Tibor de Nagy, the iconic midtown gallery, has been celebrating its sixtieth anniversary with a show that doesn’t so much trace its history as distill its early essence. “Painters & Poets” includes drawings, chapbooks, letters and well-known paintings that emerged from the fantastic collaborations between Frank O’Hara and Larry Rivers, O’Hara and Joe Brainard, Brainard and John Ashbery, James Schuyler and Grace Hartigan, among many others. The energy of the poets drove those projects, yet often the painters made them sit still and keep their mouths shut, as we see in the many striking portraits in this show of poets reading, writing, sitting there, spacing out, in every phase of dress and undress. Other times, they inspired one another to produce works—like Hartigan’s series of paintings made in response to O’Hara’s poem “Oranges”—that drew from their complementary strengths. “The strangeness of the collaborative situation,” wrote Kenneth Koch, another mainstay of the group, “might lead them to the unknown, or at least to some dazzling insights at which they could never have arrived consciously or alone.”
It has been twelve days since Hosni Mubarak stepped down as president of the republic, and the country—although still celebrating—has never been more divided. Many feel that the revolution has succeeded and it is time for everyone to get back to work. Many more feel that his ousting is but a small first step on a long and tortuous road. On February 18, as millions of people came out again to the streets of downtown Cairo and central Tahrir Square for Friday prayers, and as much smaller numbers marched again on Tuesday, the fragmentation of the protest movement was clear, and a new question loomed: what exactly do we want now as a nation, and are we willing to continue fighting for it?
If any further proof is needed of Libyan strongman Muammar Qaddafi’s mental instability it is provided by WikiLeaks dispatches from US diplomats in Tripoli in November and December of 2009. At issue was some nearly loose nuclear material, a Russian plane, and a lone security guard—a footnote in the WikiLeaks scandal that many may have missed. But first, a little background.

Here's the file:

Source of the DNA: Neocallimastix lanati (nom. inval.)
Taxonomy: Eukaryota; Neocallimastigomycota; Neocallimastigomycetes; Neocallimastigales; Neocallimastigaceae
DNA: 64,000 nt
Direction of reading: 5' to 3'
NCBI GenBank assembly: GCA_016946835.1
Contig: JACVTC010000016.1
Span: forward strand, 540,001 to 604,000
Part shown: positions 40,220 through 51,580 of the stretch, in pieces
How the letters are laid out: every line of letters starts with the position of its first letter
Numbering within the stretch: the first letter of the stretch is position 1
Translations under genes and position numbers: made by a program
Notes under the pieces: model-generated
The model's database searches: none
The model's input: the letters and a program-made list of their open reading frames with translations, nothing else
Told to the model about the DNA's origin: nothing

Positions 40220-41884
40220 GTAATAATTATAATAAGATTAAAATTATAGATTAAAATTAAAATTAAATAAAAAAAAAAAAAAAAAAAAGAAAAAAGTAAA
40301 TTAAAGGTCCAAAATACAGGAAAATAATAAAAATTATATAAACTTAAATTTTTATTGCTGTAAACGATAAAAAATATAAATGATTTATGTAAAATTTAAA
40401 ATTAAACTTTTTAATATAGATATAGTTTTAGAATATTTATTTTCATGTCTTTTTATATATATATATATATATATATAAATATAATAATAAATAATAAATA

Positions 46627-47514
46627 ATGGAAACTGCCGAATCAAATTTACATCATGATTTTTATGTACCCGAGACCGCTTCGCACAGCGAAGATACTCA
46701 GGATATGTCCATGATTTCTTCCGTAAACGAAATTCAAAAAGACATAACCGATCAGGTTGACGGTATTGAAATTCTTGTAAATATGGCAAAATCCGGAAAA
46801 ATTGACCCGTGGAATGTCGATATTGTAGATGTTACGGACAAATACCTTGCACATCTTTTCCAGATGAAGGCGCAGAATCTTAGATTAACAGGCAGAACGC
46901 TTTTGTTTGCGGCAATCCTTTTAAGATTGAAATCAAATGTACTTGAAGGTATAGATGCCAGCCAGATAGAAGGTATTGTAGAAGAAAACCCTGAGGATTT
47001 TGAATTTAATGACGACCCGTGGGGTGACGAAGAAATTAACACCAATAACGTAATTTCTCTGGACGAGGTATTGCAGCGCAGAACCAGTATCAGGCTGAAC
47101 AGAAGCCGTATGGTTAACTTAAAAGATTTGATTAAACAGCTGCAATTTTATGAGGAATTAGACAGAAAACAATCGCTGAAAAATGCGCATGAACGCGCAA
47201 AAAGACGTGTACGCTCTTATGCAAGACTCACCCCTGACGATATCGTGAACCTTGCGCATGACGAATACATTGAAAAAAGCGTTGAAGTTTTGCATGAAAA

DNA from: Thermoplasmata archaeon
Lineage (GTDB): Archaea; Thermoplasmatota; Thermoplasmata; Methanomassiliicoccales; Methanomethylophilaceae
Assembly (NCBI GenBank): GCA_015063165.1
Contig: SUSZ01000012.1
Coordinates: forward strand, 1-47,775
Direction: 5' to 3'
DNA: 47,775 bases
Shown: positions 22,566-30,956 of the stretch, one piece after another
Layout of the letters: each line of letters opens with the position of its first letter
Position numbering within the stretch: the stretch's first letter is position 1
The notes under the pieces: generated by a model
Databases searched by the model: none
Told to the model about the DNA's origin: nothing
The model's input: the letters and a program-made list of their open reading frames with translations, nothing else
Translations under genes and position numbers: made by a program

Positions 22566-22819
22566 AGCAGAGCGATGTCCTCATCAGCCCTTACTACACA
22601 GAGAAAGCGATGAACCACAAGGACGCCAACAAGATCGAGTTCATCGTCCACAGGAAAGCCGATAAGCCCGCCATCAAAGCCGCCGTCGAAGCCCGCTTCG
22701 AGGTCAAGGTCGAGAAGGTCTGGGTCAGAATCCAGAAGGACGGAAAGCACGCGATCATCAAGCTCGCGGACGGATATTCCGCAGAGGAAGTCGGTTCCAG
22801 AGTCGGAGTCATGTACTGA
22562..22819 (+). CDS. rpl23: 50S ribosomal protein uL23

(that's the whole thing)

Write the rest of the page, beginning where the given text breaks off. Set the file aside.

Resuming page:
Almost from the moment he assumed power in 1969, Qaddafi was interested in acquiring nuclear weapons. He tried to buy them from China; and when that failed he tried to build them himself. In the 1990s he bought an entire turnkey nuclear weapons program from the Pakistani proliferator A.Q. Khan, including centrifuges and designs for a nuclear weapon. It is believed he gave up the entire program in 2003 in a grand bargain with the United States that eventually restored Libya’s diplomatic status and allowed US companies to do business with the oil-rich country.
The question has come to haunt every article and broadcast from Egypt, Tunisia and other countries in the region whose people have revolted: what constitutes a revolution? In the 1970s, we used to chase that question in courses on comparative revolutions; and looking back on my ancient lecture notes, I can’t help but imagine a trajectory: England, 1640; France, 1789; Russia, 1917 … and Egypt, 2011?